• The fact that serious issues such as alcoholism and neglectful parenting are treated in such a cavalier, light-hearted manner is frankly uncomfortable to have to watch on screen.


Box Office Predictions: the Remainder of 2018

So, we are now entering Autumn. The leaves are falling, Costa Coffee are selling Bonfire Spiced Latte and the temperature is cooler (thank goodness!). We are now entering a unique time of year for cinema, for the final three months of the year shall see all of the major contenders for the Oscars, BAFTAs, et cetera be released (most of which will be coming off the back of a successful run on the Festival circuit), but we will also have the last of the year’s blockbusters, especially in December time to coincide with the Christmas holidays.

In this post I shall be making my predictions for the highest grossing films worldwide of the final third of 2018, so without further ado, let us start with

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10) Halloween (Dir. David Gordon Green)

Yes, this franchise has been done to death over the years, but this new film to commemorate the 40th Anniversary will retcon all of the previous sequels. Why I expect this to be a big hit is the fact that (for Horror fans) the original is an iconic piece of cinema, and the prospect of not only Michael Myers returning, but also Jamie Lee Curtis as Laurie Strode will draw numerous Horror fans to the cinema. My reason for not ranking it higher – Horror films are never the big hitters in the way that Science-Fiction films tend to be.

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9) Creed II (Dir. Steven Caple Jr.)

Creed reinvigorated the Rocky franchise in 2015, and took the world by surprise with how good it was. With some powerful trailers recently, as well as the increased star power of Michael B. Jordan (following Black Panther), there is more than enough to pique the curiosity of those who are not particularly familiar with the iconic boxing franchise. Plus the fact that the film is tied in so well with the most divisive Rocky film (Rocky IV) will no doubt intrigue Rocky fans further.

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8) First Man (Dir. Damien Chazelle)

The film stars Ryan Gosling and the trailers use the phrase “From the Director of La La Land“. Even for viewers who are not that interested in a film about the Space Race, that will be enough to pique their interests and drive them to cinemas. The question on everyone’s mind now though – will this film be Damien Chazelle’s first actual Best Picture winner. Oh yes, I went there, and I am not even sorry.

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7) Bumblebee (Dir. Travis Knight)

Two years ago I would have placed a Transformers spin-off far higher in my predictions but, after the underwhelming performance of The Last Knight last year, it seems that the fan base finally has franchise fatigue for the Robots in Disguise. Nevertheless, attention has been drawn to the recent trailers, due to their depiction of what people see as a throwback to the Transformers of the 1980s so, for fans of the franchise pre-Michael Bay films, it will be one to see in cinemas.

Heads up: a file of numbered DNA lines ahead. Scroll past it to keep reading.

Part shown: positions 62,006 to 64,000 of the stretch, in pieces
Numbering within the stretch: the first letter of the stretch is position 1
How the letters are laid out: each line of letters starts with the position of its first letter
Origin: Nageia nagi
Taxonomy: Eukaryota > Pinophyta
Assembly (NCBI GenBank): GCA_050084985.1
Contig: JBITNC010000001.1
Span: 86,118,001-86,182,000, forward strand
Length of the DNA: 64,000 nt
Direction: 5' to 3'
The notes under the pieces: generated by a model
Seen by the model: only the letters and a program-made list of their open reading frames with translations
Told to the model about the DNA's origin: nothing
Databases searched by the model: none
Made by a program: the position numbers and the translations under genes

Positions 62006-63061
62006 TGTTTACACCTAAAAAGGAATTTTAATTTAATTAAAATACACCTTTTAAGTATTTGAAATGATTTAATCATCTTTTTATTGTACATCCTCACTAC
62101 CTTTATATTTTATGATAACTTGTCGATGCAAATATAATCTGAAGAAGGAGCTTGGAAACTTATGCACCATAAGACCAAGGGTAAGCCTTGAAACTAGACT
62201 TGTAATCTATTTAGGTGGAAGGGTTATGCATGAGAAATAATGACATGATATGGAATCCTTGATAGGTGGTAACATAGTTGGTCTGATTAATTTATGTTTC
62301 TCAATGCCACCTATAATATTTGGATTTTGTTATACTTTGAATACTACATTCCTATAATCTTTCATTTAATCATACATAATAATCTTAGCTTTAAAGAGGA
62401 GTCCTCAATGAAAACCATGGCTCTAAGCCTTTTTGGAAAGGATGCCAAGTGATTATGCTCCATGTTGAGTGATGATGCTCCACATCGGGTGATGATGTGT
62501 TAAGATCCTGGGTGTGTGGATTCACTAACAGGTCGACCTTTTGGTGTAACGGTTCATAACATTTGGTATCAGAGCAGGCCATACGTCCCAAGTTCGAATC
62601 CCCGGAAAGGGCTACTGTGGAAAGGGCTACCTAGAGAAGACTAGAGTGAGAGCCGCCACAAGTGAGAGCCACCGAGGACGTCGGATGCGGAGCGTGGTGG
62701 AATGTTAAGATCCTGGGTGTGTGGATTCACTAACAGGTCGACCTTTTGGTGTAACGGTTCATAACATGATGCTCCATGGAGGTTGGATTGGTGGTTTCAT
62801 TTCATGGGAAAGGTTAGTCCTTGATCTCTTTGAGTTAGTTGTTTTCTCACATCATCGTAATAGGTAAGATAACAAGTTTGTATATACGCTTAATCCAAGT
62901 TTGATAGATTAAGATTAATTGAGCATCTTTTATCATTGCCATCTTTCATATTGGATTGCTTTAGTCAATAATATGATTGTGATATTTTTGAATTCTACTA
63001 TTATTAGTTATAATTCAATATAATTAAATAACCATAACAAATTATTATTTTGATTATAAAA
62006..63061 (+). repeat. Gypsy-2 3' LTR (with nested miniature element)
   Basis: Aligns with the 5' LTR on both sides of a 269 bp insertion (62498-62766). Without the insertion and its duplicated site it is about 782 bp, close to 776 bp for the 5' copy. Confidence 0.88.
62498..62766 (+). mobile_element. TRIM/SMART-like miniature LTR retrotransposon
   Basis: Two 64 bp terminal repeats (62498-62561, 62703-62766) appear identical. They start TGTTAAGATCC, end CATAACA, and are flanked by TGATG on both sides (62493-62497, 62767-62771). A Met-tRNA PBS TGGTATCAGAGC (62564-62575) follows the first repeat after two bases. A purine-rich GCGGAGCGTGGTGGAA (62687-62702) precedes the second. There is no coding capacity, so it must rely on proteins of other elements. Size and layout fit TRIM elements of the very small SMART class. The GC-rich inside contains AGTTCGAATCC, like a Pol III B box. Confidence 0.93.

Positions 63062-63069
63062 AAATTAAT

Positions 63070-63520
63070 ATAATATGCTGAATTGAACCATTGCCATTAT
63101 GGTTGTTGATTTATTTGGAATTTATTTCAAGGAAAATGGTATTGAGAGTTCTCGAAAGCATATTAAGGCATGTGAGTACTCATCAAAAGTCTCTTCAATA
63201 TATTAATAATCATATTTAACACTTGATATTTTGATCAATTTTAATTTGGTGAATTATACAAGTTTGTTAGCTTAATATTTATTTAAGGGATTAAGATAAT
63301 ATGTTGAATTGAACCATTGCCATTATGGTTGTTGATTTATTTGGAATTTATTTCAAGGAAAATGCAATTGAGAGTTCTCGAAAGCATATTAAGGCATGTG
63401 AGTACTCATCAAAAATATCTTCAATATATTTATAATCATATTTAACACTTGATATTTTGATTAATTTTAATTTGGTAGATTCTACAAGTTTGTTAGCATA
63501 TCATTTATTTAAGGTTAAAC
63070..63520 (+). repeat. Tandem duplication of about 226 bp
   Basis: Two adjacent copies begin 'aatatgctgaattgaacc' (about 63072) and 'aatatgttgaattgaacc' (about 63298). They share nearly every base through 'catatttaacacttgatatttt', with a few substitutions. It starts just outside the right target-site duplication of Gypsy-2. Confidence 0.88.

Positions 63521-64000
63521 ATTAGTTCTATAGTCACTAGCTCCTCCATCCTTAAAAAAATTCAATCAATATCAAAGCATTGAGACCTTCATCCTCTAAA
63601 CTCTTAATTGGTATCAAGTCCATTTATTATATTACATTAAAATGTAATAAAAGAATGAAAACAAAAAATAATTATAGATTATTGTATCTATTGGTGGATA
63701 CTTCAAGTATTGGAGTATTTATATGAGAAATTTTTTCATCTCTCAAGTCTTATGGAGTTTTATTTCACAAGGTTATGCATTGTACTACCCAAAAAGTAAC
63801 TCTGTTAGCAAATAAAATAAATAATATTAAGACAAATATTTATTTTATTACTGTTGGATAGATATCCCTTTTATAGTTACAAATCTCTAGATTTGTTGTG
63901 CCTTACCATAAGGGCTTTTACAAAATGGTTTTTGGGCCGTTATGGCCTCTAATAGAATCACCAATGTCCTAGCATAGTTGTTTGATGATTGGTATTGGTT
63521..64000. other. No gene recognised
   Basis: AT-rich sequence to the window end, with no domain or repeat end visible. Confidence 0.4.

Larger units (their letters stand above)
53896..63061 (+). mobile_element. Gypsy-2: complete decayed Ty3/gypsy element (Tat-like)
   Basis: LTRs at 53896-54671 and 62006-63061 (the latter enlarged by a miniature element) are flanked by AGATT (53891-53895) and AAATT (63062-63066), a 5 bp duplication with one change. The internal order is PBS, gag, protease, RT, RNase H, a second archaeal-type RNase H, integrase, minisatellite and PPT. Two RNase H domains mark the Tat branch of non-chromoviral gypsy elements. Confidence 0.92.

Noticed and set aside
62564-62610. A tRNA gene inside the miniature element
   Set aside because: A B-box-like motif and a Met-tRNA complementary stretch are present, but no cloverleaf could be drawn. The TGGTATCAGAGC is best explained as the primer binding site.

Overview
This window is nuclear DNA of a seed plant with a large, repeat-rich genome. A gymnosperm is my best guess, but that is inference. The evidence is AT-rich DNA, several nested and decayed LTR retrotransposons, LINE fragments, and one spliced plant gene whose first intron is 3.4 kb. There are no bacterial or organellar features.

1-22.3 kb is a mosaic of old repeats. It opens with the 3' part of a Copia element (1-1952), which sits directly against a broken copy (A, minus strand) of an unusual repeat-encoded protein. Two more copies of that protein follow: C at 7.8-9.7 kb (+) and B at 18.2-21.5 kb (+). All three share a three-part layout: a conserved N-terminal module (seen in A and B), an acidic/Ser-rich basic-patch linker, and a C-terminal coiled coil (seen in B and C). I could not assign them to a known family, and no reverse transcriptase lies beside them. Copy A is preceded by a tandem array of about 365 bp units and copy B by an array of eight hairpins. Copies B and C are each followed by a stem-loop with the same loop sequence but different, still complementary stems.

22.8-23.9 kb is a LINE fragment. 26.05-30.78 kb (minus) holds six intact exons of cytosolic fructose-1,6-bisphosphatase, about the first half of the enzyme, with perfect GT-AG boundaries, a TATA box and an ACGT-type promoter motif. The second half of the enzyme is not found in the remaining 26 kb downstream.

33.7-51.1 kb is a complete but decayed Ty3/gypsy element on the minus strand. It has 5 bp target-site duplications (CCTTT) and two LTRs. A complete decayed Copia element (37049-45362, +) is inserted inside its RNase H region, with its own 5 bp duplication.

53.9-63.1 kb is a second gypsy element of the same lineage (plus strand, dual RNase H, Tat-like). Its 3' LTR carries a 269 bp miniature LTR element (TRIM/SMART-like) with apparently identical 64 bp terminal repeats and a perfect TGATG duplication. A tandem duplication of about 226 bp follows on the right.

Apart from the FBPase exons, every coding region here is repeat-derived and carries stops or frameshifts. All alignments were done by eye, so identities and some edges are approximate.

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6) Aquaman (Dir. James Wan)

Following Justice League and everything this year in the media to do with recasting the Joker, Batman and Superman, Warner Bros. have a lot riding on this sixth instalment in the DC Extended Universe. There does not seem to be much excitement for it in the way that there was for Wonder Woman, but superhero films are almost always box office gold, and the fact that this film is being released in the weekend that schools break up for Christmas will almost certainly boost its box office takings.

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5) A Star is Born (Dir. Bradley Cooper)

A Festival circuit hit this high up on the list? You may well be thinking just that, and I understand. But there is so much hype surrounding this film, thanks not least to the terrific marketing of it, plus Bradley Cooper carries star status within the film industry, and here he is both co-lead and director. The three previous iterations of this film were huge hits for their respective generations of young cinema goers, and I am wholly banking on this one being so as well.

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4) Mary Poppins Returns (Dir. Rob Marshall)

Over fifty years later and the original remains one of the most beloved Disney films to date, and with a cinema release in the same weekend that schools break up for Christmas, parents are going to be looking for a fun family film to take the children to for the afternoon. On top of this, the film has been well marketed and you have the star power of Emily Blunt taking over the titular role from Julie Andrews.